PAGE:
Seewald added, “We had some difficulties in the first few days, but we’re still fighting for the GC. A stage win is awesome, and there’s still a long way to go. We’re looking forward to more climbing ahead. Today we’ve shown that we are strong on the climbs so we plan to take it one day at a time and put the pressure on the climbs.”

Another win for Terpstra & Koller during Stage 3 of the 2024 Absa Cape Epic Mountain Bike stage race from Saronsberg Wine Estate to CPUT, Wellington, South Africa on 20 March 2024. Photo by Max Sullivan/Cape Epic
Photo by Max Sullivan/Cape Epic

Fantastic Four for GHOST

In the Aramex Women’s Category on Stage 3, GHOST Factory Racing, Cannondale Factory Racing (Candice Lill and Mona Mitterwallner), Toyota-Specialized-NinetyOne (Sofia Gomez Villafane and Samara Sheppard), as they have done all week so far, set the early pace.

At one point on the Waterval climb, it looked like GHOST Factory Racing’s Nicole Koller was in trouble, needing to walk for a few metres. This proved to be a moment of false hope for the other women’s teams, as Koller was soon back on her bike and leading from the front alongside Terpstra.

From then, it looked like another three-team tussle for the stage until Efficient Infiniti SCB SRAM (Vera Looser and Alexis Skarda) appeared in the manner of an overexuberant child jumping out from behind the curtains and yelling ‘surprise’ at an unsuspecting granny, and added to the frontline festivities.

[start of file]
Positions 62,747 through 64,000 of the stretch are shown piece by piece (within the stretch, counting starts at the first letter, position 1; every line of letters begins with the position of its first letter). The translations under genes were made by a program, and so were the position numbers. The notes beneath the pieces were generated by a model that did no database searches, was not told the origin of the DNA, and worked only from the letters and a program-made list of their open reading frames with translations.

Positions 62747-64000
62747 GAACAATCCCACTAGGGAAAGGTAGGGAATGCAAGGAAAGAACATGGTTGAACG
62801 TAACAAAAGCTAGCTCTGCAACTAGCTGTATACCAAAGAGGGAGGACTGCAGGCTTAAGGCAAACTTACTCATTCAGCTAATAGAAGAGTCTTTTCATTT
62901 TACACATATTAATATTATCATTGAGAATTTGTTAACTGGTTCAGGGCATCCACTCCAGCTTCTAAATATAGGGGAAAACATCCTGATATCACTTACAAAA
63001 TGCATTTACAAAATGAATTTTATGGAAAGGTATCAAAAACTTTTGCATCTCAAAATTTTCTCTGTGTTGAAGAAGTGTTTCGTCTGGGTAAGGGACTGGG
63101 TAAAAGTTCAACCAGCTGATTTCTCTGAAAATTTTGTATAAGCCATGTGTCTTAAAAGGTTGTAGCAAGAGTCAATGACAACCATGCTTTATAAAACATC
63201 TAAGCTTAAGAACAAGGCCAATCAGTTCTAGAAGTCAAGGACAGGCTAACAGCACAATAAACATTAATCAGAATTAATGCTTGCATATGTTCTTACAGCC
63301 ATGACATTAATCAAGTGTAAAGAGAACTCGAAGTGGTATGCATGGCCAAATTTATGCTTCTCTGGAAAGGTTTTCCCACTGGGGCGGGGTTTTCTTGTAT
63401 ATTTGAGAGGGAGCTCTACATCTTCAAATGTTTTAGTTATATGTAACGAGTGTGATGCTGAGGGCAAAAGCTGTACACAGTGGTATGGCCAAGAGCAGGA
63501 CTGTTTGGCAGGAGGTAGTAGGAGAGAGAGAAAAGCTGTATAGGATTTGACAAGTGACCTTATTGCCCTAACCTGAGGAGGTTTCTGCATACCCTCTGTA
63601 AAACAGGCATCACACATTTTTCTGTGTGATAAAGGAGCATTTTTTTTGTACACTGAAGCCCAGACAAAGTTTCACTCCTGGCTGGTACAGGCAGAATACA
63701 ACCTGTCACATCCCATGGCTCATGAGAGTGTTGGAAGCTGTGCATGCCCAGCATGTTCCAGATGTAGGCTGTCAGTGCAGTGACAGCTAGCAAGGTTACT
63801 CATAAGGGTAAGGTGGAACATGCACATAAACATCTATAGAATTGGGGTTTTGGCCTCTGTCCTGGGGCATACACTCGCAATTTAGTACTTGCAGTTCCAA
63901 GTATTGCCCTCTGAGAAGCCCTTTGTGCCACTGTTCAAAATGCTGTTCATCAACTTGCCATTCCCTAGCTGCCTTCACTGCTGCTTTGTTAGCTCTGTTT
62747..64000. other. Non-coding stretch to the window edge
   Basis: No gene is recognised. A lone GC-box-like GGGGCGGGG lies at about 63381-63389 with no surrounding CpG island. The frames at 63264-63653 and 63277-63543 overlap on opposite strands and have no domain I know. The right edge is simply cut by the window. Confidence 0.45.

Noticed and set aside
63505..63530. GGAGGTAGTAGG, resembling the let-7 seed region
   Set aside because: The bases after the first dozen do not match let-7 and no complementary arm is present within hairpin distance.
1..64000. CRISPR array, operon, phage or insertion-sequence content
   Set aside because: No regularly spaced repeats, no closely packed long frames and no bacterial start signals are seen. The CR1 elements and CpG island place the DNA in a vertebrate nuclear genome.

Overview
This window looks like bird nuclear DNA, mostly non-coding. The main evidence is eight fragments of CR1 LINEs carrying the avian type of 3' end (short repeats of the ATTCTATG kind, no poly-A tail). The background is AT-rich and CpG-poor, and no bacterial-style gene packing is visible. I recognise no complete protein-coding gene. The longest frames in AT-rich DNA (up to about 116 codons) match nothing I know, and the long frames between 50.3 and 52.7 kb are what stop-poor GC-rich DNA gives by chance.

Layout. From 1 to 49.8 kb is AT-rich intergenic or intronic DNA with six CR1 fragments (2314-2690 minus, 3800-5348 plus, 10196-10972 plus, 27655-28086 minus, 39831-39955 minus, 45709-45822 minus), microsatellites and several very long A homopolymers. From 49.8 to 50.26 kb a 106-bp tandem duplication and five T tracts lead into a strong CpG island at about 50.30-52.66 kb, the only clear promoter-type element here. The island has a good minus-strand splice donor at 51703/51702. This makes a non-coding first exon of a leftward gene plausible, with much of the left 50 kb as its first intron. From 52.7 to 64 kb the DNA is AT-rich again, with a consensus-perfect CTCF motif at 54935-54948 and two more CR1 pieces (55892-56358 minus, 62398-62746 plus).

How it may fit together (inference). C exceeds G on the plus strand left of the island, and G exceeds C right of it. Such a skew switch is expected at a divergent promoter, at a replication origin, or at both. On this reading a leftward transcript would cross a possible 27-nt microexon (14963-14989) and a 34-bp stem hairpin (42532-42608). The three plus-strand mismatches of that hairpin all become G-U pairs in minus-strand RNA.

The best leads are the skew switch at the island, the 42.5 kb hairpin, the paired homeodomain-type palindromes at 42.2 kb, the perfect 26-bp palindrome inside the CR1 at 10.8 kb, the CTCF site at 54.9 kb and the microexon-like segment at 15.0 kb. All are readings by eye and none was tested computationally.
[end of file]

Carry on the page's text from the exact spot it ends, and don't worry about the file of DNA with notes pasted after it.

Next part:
American rider Skarda looked to be having a good time on the stage, putting in a few attacks, but the Efficient Infiniti SCB SRAM challenge eventually faded, leaving GHOST, Cannondale and Specialized to race for stage honours. In a move that surprised even them, Terpstra and Koller upped the tempo around 70km and were able to pull away from Lill, Mitterwallner, Villafane and Sheppard.

With no response forthcoming from Cannondale Factory Racing and Toyota-Specialized-NinetyOne, the Orange Jersey leaders were able to comfortably cruise to their fourth stage win out of four at the 2024 Absa Cape Epic.

“It was pretty hard in the beginning,” said Terpstra. “There were a lot of turns and rocks and you couldn’t get into a good rhythm. Eventually, we got going, though and found a nice pace. We were surprised to get a little bit of a gap on the jeep track. Once we had it, we thought we’d try to stay out in front. However, it was a long way to the finish, so we weren’t sure what would happen. But it was nice that we could keep it up until the end and take another stage.”

Mitterwallner admitted that she and Lill tried to make the racing hard for the overall leaders, but just could shake them off. “GHOST had all the answers every time we tried something. Then they attacked when we didn’t expect them to attack and for me, I could just not respond.”

Stage 4 of the Absa Cape Epic might be the perfect opportunity for Mitterwallner and partner Lill to respond though. At 88km long with 3000m of climbing, Stage 4 is undoubtedly the Queen Stage of this year’s Epic. South African riders will know the trails well, so expect to see the likes of Lill, Beers and other local riders guiding their partners through the monstrous twists and turns on the day.

Click here for the full results.